It is every manager's dream to lead a team of highly engaged workers. High engagement means higher productivity. It means higher morale. It means mission critical becomes mission accomplished. Just how engaged does the workforce of this new millennium look? And more important, what can a public health manager do to help employees become more engaged and more successful at work?
In 2003, one of the largest management and human resource consulting and administration firms, Towers Perrin, conducted a study of workforce engagement.1 Querying 40 000 workers, they found that American and Canadian workers share a very strong work ethic. Fully 78 percent of these workers say that they are personally motivated to help their company succeed and are willing to put in the extra effort required to make that happen. Seventy-seven percent stated that they really care about the future of their company and 70 percent said that they are proud to work there. Most (61%) felt their company is a good place to work. So the research showed that workers feel the “good will” of their companies. This “good will” matters because research shows that it is the foundation for true engagement, and engagement is strongly related to higher performance and productivity. The fact that productivity matters underscores the reality that people matter.
Are you thinking, “I know my employees are all satisfied in their jobs!”? Think again. Employee satisfaction is not the same as employee engagement. According to the 2005 Walker Loyalty Report,2 satisfied employees pay only lip service to their company commitment. While a whopping 80 percent report that they like the duties and activities that make up their jobs, the report shows that they may jump ship tomorrow for a job with slightly more pay or a better benefits package. The Walker Loyalty Report classifies workers into four categories: loyal—who have a personal attachment to your organization; accessible—who go the extra mile but intend to leave; trapped—who want to move on but feel they cannot; and high risk—who are ready to go. Nearly 60 percent of the surveyed workforce fell into the latter two categories. Truly loyal employees are priceless: 95 percent said they go “above and beyond” the call of duty, while just 62 percent of those lacking loyalty do the same.
Since managers cannot rely on employee satisfaction to help retain the best and the brightest, employee engagement becomes a critical concept. The Towers Perrin report found that 17 percent of employees are “highly engaged,” the bulk of employees (64%) are moderately engaged, and 19 percent are disengaged. The fact that nearly one of five employees may be “marking time” should concern any manager. Not surprisingly, nonprofit sector employees are far more engaged than their industry peers—42 percent fell into the highly engaged category. How do these folks maintain this level of commitment? It appears to reflect their personal sense of mission and passion. The take home message: a personal connection to work is fundamental to building employee engagement.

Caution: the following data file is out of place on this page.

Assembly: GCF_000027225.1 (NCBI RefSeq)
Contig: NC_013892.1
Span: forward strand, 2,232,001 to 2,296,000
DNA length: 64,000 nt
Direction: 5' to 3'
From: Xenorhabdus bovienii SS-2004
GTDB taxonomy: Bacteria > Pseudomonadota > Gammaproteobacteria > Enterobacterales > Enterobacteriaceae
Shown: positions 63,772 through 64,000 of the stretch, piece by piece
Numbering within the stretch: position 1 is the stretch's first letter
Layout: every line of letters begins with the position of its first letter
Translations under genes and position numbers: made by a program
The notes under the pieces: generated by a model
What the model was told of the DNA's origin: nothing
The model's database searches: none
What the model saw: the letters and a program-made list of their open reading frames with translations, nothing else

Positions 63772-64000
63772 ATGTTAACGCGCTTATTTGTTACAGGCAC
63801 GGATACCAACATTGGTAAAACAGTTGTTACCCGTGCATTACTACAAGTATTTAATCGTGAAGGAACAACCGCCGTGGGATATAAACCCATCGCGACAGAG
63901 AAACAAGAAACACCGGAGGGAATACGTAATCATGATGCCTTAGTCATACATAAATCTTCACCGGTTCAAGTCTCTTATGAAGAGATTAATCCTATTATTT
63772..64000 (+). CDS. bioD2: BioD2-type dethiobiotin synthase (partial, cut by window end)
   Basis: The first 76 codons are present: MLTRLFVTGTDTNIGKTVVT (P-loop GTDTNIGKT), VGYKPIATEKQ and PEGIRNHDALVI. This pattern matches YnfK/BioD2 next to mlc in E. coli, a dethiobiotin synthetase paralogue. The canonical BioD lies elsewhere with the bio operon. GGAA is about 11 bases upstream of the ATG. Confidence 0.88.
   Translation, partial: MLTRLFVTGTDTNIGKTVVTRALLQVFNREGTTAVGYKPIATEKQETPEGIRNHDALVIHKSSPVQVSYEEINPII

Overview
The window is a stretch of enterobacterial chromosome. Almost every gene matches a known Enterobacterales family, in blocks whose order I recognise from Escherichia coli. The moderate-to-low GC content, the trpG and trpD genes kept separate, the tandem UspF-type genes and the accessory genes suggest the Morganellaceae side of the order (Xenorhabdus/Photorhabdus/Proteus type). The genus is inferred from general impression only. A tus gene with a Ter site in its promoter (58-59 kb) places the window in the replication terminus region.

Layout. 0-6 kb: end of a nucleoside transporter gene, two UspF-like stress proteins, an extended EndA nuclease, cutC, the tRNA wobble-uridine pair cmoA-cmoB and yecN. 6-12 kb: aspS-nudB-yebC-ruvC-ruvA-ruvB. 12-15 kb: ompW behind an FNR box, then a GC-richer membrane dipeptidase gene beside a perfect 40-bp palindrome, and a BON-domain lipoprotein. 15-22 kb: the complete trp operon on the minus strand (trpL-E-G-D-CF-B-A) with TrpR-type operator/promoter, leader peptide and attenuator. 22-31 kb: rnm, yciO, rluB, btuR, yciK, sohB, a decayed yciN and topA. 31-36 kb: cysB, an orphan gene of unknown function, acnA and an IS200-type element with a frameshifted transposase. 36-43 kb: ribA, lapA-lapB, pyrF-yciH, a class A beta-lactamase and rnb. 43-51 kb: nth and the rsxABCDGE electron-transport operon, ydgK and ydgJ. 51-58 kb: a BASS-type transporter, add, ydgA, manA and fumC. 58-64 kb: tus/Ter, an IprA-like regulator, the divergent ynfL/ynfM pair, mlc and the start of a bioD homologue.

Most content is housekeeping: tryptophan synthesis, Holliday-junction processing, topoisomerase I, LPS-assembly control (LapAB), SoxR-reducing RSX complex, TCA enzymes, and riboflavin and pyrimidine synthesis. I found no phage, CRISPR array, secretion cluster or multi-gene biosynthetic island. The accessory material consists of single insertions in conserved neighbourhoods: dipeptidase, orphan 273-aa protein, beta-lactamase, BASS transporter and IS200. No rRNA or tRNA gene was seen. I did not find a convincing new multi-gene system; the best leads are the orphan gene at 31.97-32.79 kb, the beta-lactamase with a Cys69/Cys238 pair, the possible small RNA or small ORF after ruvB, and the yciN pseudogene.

So, how do you manage people to promote engagement? The challenge at the low end of the engagement spectrum is to identify these disengaged folks and determine how to reengage them. Disengaged employees feel their contributions are being overlooked, they concentrate on tasks rather than on outcomes, and they want to be told what to do. They do not have productive relationships with their managers or with their coworkers. According to The Leadership Advantage, “Managers who only provide tasks to an employee reinforce not-engaged behaviors and actually move 180 degrees away from engaging the heart, mind, and soul of that person.”3
People become disenchanted at work for many reasons, often interpersonal ones or for reasons related to organizational culture. Building good relationships with these employees is essential, as is regularly communicating expectations, clarification, and measurement. Reframe the position from that of completing tasks to that of achieving goals and outcomes. Good questions to ask of such employees include “What are the outcomes you are supposed to achieve? What were you hired to do? How do you contribute to making this a great place to work?”3 Focus your disengaged employees on outcomes as well as the steps it takes to get there. Using measurement is crucial to an employee's feeling of success, as long as what you are measuring is outcome oriented.